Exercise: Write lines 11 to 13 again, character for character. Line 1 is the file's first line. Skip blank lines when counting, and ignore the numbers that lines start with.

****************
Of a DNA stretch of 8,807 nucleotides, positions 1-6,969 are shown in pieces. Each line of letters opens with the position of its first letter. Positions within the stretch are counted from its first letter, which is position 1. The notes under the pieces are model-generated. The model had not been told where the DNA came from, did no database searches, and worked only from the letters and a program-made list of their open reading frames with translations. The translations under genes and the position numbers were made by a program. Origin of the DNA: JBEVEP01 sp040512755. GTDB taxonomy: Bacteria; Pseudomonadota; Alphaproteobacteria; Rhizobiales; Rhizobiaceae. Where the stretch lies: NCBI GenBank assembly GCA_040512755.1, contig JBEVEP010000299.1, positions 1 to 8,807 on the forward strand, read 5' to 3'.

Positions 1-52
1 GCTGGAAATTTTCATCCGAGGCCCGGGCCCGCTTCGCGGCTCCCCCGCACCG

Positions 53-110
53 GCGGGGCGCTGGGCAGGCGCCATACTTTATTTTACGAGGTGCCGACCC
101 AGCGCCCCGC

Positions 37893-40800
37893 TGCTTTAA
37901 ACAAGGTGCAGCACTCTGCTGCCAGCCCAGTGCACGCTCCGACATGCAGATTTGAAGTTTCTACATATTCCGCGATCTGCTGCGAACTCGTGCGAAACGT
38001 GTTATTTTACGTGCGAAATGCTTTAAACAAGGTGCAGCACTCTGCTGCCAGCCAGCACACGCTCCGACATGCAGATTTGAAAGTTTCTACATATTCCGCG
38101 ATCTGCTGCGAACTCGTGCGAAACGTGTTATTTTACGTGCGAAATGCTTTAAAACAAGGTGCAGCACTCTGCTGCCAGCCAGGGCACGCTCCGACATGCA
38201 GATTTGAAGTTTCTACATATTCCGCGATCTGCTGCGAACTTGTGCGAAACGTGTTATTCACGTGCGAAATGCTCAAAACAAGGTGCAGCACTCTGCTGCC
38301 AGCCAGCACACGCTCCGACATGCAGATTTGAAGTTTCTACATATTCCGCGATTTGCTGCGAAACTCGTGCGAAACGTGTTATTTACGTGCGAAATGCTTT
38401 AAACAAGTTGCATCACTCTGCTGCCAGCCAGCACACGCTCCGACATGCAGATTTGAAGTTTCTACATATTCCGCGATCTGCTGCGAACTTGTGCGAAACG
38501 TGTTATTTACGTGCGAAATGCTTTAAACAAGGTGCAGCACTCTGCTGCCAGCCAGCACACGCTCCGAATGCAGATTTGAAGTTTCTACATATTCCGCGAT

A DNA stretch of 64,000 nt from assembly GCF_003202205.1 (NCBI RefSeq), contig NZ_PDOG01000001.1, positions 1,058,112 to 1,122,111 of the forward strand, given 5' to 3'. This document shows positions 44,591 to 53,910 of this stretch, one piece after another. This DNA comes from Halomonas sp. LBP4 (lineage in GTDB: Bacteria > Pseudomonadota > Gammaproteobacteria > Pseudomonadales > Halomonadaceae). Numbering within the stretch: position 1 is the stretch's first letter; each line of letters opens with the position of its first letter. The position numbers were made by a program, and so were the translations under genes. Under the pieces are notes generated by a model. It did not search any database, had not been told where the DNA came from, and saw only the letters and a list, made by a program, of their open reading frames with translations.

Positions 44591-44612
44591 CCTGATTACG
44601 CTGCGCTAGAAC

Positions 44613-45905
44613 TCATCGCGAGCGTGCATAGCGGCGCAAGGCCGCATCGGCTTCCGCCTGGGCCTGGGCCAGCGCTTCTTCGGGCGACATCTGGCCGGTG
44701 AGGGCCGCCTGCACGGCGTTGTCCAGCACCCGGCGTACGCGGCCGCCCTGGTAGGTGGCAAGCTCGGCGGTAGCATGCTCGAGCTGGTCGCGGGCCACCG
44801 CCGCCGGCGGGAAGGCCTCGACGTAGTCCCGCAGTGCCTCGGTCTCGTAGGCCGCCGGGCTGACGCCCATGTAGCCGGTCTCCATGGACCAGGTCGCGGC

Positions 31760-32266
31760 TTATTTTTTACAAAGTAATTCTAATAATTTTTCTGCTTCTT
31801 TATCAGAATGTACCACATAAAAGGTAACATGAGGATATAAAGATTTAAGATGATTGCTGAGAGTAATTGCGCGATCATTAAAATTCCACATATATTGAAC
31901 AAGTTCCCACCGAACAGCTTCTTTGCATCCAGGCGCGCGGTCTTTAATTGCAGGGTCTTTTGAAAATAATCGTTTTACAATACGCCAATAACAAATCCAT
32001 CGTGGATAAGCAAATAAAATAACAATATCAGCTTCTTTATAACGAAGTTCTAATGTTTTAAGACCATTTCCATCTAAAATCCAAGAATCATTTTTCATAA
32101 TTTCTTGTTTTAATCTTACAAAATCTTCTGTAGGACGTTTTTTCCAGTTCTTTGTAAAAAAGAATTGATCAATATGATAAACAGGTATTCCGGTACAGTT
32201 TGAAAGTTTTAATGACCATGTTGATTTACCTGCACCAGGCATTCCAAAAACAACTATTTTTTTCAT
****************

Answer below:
38101 ATCTGCTGCGAACTCGTGCGAAACGTGTTATTTTACGTGCGAAATGCTTTAAAACAAGGTGCAGCACTCTGCTGCCAGCCAGGGCACGCTCCGACATGCA
38201 GATTTGAAGTTTCTACATATTCCGCGATCTGCTGCGAACTTGTGCGAAACGTGTTATTCACGTGCGAAATGCTCAAAACAAGGTGCAGCACTCTGCTGCC
38301 AGCCAGCACACGCTCCGACATGCAGATTTGAAGTTTCTACATATTCCGCGATTTGCTGCGAAACTCGTGCGAAACGTGTTATTTACGTGCGAAATGCTTT